#6 Poetry Today.
February 14 and 28, 2013
Michael Wood, Ph.D.
Department of English and comparative Literature
9:00 a.m. - 3:00 p.m.
This seminar will explore the work of six poets, three American, one English, one Canadian and on e Irish, with a view to understand something of what it means to write poetry in the present moment. Do certain themes impose themselves? Does the writing turn toward politics and history or away from them? Must lyric poets always write about themselves? What is the role of form in contemporary poetry? How does new work seek to continue or to distance itself from the great poetry of the past?
These and other questions will be more than enough to keep us busy, and we shall try to answer them through careful close reading of individual poems as well as through broader discussion.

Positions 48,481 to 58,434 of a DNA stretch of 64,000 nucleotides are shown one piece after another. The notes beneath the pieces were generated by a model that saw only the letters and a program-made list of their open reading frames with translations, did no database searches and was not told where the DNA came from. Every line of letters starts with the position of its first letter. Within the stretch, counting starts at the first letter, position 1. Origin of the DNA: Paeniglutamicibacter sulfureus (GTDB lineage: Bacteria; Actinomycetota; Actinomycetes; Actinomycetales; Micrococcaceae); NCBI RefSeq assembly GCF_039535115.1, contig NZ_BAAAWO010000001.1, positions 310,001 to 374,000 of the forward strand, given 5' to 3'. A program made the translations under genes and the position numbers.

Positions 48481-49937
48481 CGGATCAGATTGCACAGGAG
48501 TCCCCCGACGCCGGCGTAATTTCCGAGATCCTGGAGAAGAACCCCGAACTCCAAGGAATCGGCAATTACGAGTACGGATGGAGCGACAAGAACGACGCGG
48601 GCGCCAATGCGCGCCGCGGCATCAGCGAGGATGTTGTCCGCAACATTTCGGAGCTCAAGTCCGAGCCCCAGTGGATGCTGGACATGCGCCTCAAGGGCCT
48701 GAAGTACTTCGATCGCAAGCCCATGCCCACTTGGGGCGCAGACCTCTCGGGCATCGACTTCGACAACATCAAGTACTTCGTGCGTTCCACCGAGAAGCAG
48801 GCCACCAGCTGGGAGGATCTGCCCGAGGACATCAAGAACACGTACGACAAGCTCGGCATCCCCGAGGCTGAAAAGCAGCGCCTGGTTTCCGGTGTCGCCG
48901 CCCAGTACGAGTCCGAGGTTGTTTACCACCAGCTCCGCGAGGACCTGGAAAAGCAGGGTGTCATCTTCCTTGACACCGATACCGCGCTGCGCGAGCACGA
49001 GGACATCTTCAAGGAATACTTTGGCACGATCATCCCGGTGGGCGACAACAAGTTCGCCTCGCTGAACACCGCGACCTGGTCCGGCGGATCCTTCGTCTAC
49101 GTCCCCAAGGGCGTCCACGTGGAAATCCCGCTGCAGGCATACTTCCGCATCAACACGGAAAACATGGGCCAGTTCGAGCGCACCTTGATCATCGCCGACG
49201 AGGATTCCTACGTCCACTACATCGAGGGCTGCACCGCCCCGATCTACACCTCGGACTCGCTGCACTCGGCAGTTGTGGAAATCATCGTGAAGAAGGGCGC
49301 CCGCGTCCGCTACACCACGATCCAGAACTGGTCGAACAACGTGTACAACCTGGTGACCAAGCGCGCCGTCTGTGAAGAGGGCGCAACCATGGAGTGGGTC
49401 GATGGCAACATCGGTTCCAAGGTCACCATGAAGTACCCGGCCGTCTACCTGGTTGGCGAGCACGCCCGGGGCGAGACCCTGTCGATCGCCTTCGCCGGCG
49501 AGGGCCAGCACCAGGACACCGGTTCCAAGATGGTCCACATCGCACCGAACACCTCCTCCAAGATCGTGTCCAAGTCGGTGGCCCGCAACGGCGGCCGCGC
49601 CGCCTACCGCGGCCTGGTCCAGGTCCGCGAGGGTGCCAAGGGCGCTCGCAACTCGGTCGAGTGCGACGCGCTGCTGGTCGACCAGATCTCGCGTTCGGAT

The six poets are: John Ashbery, Anne Carson, Robert Haas, Geoffrey Hill, Paul Muldoon, and Susan Stewart. A selection from the work of each poet will be provided.
Michael Wood, Ph.D. is the Charles Barnwell Straut Class of 1923 Professor of English and a Professor of Comparative Literature at Princeton. He received the Howard T. Behrman Award for Achievement in the Humanities in 2002 and the President's Distinguished Teaching Award in 2005. A member of the American Philosophical Society and the American Academy of Arts and Sciences, he is a frequent contributor to the New York Review of Books and the London Review of Books, writing chiefly on modern literature and on film. His most recent book is Yeats and Violence.